Do You Care About the #MeToo Trend? Beth Moore & Kay Warren Explain Why You Should
Thousands of women are self-identifying on social media as victims of sexual assault or harassment, and they include women whose offenders were church leaders or who were told to keep quiet by church leaders.
Actress Alyssa Milano started the #MeToo hashtag on Sunday and since then thousands of women have publicly shared their stories. They want the world to know that the abuse which Hollywood mogul Harvey Weinstein is being accused of is rampant across the country.
Bible study leader Beth Moore has shared publicly for years about her childhood sexual abuse, but on Sunday she tweeted of a mentor who told her at age 25 "that people couldn't handle hearing about sexual abuse and that it would sink my ministry."
It didn't, she said, and Moore encouraged others to speak out about their experience, launching her own #WeToo hashtag as a result.
And Kay Warren, wife of megachurch pastor and author Rick Warren, also revealed on Twitter that she was a victim of sexual abuse.
And others are pointing out that the problem of sexual abuse in the global Christian church needs to be tackled.
Halee Gray Scott wrote in the Washington Post of coming to faith in Christ in her 20's and volunteering as a youth group leader. She worked closely with the youth pastor, who showed up at her home one night and raped her.
One lesson learned, she said, is that offenders are not always the people we might suspect.
"My story – and the stories of countless others who have been the victims of sexual assault perpetrated by pastors – is a story of how fairy tales have failed us," she said, "'The Brothers Grimm' taught us that good and evil are visibly discernible....but in the real world, good and evil are not so nearly apparent as we might hope."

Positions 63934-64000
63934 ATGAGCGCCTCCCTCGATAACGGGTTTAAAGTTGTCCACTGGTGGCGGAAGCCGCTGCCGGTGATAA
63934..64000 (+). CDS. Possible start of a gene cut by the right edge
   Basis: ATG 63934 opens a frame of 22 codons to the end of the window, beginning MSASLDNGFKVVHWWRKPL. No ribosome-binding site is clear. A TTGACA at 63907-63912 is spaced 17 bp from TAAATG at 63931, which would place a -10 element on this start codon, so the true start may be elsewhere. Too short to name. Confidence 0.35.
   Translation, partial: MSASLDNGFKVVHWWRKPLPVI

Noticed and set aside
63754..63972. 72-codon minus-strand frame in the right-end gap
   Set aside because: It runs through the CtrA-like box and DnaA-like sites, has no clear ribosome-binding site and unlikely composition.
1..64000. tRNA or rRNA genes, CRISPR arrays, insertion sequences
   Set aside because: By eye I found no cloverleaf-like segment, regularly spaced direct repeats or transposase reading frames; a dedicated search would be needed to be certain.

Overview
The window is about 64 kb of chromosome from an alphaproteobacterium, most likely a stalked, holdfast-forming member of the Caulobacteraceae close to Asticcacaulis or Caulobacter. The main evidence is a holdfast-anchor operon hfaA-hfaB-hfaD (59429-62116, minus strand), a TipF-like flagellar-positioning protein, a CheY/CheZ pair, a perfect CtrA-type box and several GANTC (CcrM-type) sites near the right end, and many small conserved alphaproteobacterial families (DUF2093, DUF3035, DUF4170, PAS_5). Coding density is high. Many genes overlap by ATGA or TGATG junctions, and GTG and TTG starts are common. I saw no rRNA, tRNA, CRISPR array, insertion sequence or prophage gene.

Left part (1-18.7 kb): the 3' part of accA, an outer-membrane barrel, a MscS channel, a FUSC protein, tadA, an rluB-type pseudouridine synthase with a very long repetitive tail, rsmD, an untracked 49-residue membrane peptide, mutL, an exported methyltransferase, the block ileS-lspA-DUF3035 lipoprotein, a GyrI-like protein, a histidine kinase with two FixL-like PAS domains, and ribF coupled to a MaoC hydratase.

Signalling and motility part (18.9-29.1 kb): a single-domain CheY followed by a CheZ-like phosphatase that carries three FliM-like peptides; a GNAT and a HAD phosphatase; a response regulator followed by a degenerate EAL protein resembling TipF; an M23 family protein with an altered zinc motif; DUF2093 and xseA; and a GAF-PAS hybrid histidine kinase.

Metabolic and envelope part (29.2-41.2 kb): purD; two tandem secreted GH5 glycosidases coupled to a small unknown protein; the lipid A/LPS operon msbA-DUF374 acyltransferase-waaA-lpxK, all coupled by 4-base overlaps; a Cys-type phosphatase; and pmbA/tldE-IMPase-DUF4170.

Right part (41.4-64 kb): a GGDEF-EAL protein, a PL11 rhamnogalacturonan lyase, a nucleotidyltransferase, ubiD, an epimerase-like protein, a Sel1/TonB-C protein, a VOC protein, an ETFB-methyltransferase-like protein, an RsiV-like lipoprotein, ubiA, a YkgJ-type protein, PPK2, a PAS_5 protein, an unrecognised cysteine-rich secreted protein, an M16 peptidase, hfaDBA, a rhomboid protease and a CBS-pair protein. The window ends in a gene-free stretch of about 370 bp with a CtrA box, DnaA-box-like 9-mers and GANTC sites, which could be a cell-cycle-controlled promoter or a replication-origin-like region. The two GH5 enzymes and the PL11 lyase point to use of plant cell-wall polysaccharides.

Other women have tweeted online of sexual assault by pastors and leaders in the church as well as family members and friends in the church community.
Sexual abuse expert Boz Tchvidjian, a grandson of Billy Graham, says he believes the hash tag is raising awareness in powerful ways as women tell their stories, many for the first time publicly.
The offenders, he says, "can't wait for this news cycle to run its course and the spotlight to be dimmed."
Tchvidjian, a former prosecutor, now consults with faith organizations on the issue of sexual abuse. For years, he has spotlighted abuse in the Protestant church, pointing out that church insurance companies receive more reports of sexual abuse by Protestant church leaders than the Catholic church has received.
"The likelihood is that more children are sexually abused in Protestant churches than in Catholic churches," he said in a 2015 op-ed piece.
Tchvidjian hopes that the #MeToo campaign will lead to profound changes in the culture. He says society must name offenders and their crimes.
"We've got to expose those who hurt and abused," he said.
Tchvidjian says abuse victims who aren't able to share their stories should also be affirmed, especially this week as #MeToo washes across social media. These victims, says Tchvidjian, may give themselves a hard time for not stepping forward.
"I want to make sure that they don't feel undervalued or under-appreciated or under-loved," he said.
He also says the power of "bystanders" should not be ignored. The Harvey Weinstein story is evidence, says Tchvidjian, of many people – "bystanders" – who knew of the Hollywood producer's abuse but chose to ignore it.
It's a tragedy that also plays out in churches and ministries across the country, says Tchvidjian. Those with power can identify the vulnerable and take advantage while those around them look the other way or downplay the crime.
Research on abuse shows it happens to many children before the age of 18. As many as one in four girls and one in six boys will experience some form of sexual abuse, and many cases are never reported. Researchers also report that abusers are most often people that children know and trust.